While the neurotrophin production dropped away after a couple of months, Professor Housley says ultimately the changes in the hearing nerve may be maintained by the ongoing neural activity generated by the cochlear implant.
"We think it's possible that in the future this gene delivery would only add a few minutes to the implant procedure," says the paper's first author, Jeremy Pinyon, whose PhD is based on this work. "The surgeon who installs the device would inject the DNA solution into the cochlea and then fire electrical impulses to trigger the DNA transfer once the implant is inserted."
Integration of this technology into other 'bionic' devices such as electrode arrays used in deep brain stimulation (for the treatment of Parkinson's disease and depression, for example) could also afford opportunities for safe, directed gene therapy of complex neurological disorders.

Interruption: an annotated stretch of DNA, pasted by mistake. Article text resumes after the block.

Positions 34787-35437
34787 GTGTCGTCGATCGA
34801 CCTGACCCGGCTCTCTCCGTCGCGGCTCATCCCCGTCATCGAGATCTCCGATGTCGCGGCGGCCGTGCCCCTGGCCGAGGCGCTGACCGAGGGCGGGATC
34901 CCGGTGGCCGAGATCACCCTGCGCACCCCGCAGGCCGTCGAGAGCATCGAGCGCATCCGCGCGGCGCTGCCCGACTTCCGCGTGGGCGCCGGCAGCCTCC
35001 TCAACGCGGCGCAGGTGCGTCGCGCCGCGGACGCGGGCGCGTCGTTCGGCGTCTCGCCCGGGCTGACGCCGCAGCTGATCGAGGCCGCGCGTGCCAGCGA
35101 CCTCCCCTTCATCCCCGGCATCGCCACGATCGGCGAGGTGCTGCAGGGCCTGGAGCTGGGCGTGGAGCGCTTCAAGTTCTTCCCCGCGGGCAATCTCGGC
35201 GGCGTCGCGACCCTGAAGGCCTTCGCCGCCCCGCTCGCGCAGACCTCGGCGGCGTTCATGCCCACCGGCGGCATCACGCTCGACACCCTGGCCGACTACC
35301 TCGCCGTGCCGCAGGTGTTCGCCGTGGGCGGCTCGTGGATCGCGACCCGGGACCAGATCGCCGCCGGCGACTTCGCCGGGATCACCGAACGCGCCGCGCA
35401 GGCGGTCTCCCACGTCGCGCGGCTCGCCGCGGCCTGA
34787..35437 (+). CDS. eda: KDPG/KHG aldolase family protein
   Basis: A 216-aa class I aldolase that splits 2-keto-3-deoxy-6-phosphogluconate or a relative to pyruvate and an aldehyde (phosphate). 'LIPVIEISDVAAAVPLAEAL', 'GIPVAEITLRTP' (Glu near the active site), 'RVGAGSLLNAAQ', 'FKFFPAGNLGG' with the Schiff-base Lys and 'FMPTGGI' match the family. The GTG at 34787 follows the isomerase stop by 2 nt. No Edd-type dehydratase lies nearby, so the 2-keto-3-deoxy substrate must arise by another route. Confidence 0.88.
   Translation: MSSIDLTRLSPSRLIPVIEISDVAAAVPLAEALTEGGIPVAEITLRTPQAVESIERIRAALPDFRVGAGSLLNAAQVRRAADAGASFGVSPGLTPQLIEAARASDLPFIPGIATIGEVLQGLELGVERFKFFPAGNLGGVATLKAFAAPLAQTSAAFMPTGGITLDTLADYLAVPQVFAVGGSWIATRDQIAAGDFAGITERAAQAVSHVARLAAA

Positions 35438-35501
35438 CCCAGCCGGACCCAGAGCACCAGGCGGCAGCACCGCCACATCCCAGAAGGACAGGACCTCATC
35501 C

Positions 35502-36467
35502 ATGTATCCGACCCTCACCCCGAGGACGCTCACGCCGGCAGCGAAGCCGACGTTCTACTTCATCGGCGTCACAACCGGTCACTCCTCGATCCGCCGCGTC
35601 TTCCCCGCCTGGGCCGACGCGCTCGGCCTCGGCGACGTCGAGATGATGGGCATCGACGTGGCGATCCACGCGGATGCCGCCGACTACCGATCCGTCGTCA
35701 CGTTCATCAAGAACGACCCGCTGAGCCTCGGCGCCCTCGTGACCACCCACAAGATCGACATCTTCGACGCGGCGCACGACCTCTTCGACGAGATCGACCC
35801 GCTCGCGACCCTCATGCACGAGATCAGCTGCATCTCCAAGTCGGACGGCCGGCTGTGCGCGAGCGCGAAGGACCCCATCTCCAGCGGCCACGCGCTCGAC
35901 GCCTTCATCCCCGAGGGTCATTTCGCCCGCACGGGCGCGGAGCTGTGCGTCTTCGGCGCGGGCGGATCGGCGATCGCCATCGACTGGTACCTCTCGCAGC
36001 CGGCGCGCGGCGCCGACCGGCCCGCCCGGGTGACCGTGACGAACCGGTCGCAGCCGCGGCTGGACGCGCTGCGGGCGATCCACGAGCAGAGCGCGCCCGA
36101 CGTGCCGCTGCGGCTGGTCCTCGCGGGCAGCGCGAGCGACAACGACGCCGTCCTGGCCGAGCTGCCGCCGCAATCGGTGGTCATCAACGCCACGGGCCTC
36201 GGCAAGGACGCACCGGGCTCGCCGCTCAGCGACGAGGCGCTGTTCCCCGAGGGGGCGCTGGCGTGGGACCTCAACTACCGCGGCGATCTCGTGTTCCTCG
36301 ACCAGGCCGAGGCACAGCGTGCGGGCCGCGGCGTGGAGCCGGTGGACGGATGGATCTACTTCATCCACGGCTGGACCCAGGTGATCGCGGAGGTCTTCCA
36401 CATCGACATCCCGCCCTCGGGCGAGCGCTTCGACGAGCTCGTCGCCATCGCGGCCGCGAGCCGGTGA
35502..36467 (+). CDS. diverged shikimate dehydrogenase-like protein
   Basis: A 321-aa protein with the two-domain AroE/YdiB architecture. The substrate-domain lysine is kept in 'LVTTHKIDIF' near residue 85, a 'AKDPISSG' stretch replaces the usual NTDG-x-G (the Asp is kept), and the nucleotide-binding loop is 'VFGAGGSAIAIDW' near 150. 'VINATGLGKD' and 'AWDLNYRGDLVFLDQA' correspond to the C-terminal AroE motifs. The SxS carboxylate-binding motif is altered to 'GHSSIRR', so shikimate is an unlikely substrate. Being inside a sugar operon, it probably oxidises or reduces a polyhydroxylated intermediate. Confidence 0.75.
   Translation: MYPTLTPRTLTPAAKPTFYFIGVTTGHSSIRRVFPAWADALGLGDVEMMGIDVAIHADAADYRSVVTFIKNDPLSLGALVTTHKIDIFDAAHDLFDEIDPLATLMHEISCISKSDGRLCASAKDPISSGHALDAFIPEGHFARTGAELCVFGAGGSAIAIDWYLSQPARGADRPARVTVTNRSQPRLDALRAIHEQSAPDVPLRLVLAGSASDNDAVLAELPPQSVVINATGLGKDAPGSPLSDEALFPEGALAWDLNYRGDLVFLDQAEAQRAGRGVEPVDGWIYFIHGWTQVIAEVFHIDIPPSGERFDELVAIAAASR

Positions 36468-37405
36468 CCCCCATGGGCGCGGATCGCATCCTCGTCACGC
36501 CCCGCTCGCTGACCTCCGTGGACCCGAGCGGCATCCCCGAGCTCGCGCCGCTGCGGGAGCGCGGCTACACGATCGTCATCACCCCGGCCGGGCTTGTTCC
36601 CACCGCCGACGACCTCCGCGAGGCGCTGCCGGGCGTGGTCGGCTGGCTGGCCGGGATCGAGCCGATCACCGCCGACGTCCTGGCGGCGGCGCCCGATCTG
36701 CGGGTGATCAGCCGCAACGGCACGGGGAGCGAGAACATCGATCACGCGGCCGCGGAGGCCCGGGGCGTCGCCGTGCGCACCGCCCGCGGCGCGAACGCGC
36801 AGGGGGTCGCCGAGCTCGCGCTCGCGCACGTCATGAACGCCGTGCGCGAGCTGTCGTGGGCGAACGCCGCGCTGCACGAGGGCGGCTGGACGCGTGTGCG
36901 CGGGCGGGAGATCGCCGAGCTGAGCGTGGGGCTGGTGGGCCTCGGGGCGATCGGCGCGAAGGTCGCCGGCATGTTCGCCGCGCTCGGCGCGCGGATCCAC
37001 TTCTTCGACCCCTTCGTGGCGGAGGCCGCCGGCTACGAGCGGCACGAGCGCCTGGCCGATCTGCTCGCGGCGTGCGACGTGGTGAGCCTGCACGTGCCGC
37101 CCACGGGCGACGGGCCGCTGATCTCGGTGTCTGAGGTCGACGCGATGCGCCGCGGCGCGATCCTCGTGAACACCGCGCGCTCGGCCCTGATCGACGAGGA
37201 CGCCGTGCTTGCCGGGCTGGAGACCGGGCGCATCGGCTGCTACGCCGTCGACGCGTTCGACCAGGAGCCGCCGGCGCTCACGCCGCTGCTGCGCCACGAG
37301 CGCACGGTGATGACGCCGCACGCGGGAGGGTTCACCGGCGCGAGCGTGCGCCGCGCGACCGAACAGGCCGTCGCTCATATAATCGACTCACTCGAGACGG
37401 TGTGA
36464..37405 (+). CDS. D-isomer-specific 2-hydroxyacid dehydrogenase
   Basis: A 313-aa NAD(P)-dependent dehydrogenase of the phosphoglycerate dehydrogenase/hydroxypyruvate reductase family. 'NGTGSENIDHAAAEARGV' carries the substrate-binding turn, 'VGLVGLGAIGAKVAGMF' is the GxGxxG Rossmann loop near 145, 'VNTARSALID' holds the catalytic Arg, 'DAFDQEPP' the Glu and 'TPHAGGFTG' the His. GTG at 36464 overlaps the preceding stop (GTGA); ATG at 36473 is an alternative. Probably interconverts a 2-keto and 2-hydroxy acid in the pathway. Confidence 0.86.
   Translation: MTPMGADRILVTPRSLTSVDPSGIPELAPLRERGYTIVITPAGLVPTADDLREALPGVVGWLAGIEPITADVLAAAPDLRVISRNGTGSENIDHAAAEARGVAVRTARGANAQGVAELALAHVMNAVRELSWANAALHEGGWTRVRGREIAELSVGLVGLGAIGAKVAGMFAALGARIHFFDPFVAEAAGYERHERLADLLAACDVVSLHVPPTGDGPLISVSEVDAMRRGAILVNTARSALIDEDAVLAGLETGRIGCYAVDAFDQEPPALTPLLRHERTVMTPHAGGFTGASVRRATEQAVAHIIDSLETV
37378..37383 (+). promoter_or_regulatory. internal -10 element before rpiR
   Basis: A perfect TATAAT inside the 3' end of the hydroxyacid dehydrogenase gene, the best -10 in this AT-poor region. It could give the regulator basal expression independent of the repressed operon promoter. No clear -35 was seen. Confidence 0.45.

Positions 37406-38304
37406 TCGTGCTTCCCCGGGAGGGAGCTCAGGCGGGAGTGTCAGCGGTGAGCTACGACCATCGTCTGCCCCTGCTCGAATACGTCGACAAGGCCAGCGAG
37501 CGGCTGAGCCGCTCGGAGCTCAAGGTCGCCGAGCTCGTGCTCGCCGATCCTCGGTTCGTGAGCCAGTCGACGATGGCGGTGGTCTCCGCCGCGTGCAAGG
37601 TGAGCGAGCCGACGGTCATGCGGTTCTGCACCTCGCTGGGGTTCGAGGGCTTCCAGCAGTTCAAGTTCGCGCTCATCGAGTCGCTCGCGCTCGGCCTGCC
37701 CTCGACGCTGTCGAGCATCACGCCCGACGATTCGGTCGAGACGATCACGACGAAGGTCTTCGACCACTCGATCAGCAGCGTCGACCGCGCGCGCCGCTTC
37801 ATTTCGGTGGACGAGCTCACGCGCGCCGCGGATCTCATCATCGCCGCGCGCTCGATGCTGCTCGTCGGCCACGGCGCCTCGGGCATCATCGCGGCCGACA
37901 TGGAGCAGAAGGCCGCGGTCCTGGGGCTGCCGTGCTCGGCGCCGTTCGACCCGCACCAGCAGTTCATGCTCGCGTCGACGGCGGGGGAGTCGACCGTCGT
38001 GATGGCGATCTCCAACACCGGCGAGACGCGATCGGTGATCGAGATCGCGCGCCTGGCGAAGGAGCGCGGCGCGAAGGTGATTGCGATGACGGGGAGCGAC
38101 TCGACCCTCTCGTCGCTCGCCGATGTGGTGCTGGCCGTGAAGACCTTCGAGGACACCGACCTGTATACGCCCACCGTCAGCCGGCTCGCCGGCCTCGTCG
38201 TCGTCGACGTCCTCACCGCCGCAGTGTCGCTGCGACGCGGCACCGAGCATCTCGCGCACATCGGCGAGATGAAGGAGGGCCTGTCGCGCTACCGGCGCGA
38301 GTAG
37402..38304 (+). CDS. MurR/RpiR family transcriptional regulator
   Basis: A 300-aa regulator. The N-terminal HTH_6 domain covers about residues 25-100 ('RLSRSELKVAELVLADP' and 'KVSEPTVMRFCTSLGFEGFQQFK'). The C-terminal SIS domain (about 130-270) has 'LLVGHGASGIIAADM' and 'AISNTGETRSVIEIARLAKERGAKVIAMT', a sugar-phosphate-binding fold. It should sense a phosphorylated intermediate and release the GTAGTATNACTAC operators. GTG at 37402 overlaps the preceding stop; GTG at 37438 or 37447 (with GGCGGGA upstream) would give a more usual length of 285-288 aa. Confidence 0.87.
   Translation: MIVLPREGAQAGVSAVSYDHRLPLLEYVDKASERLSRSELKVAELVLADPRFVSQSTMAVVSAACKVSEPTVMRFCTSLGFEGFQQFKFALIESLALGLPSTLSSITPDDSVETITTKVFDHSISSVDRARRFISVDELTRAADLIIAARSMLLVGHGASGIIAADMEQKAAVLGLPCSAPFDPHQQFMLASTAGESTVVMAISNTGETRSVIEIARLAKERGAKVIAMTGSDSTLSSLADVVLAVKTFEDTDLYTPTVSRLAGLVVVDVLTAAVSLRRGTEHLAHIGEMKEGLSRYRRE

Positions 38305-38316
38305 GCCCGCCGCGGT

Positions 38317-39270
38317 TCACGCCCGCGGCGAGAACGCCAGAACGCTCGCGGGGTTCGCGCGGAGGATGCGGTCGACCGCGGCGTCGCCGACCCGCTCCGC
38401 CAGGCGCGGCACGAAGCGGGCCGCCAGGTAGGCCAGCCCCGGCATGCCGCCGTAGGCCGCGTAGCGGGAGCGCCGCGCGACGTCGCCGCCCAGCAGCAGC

"Our work has implications far beyond hearing disorders," says co-author Associate Professor Matthias Klugmann, from the UNSW Translational Neuroscience Facility research team. "Gene therapy has been suggested as a treatment concept even for devastating neurological conditions and our technology provides a novel platform for safe and efficient gene transfer into tissues as delicate as the brain."